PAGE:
Oil dedicated to St Servulus of Rome (Patron for cerebral palsy)
St Servulus of Rome was a perfect model of submission to the divine will. It would be difficult to offer a more consoling example. To persons afflicted by poverty. Illnesses and the other miseries of life. It is Saint Gregory the Great who narrates for us his edifying story
We have seen under the portico of the Church of Saint Clement. A poor man named Servulus, who known to all the people of Rome as to Us. He deprived of all the goods of this world. A long illness had reduced him to a pitiful state. From his youth he paralyzed in all his members.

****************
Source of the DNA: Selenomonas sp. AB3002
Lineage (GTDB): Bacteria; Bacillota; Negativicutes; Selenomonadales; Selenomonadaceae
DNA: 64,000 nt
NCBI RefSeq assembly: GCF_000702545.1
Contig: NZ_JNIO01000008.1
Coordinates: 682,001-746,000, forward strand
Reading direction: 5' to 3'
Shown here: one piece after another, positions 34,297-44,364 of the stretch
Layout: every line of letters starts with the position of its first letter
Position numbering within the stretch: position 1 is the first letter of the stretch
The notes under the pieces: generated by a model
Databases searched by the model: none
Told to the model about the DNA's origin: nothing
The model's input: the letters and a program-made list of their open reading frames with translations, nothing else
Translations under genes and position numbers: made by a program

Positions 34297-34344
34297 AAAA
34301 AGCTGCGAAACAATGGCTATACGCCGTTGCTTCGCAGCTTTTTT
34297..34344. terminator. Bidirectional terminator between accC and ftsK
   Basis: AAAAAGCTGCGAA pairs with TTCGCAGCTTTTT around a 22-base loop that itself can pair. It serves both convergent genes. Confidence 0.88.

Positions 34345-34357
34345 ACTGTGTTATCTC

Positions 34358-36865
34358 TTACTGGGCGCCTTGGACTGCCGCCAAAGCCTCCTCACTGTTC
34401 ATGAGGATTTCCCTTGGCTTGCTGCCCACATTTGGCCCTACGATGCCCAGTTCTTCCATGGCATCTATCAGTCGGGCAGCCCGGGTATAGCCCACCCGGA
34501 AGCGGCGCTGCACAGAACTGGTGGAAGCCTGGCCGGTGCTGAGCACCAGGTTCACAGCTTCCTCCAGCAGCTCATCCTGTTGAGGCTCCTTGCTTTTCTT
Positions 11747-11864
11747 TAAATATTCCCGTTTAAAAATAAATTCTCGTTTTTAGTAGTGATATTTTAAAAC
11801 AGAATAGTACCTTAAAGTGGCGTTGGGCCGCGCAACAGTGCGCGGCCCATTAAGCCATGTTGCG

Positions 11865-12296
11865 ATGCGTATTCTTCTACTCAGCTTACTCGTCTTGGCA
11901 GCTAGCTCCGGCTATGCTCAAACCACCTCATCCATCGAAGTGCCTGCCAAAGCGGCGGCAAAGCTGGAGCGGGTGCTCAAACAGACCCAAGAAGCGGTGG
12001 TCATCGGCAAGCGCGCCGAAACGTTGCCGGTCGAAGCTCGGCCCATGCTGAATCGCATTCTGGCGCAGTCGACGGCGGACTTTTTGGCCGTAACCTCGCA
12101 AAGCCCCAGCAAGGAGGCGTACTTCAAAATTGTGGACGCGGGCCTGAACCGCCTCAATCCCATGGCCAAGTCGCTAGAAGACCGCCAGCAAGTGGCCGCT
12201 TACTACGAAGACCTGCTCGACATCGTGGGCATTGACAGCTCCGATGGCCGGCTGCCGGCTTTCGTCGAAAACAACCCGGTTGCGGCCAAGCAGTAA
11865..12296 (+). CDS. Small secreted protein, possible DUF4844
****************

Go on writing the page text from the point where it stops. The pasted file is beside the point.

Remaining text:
This unfortunate man, who had learned the mysteries of religion, meditated unceasingly on the sufferings of the Saviour, and never did he complain. He surrounded by the loving care of his mother and brother. Neither the mother nor the children had ever studied, yet the paralytic had pious books bought for himself, in particular the Psalms and the Holy Gospels, and he would ask the religious who came to visit him on his cot to read from them to him.
Many alms came to the little house of the paralytic, to such an extent that he became rich in his poverty. After having taken from these what was necessary for his subsistence and that of his mother, he gave the rest to the indigent, who often assembled around him to be edified by his words and his virtues. His bed of pain was a pulpit of preaching, from which he converted souls.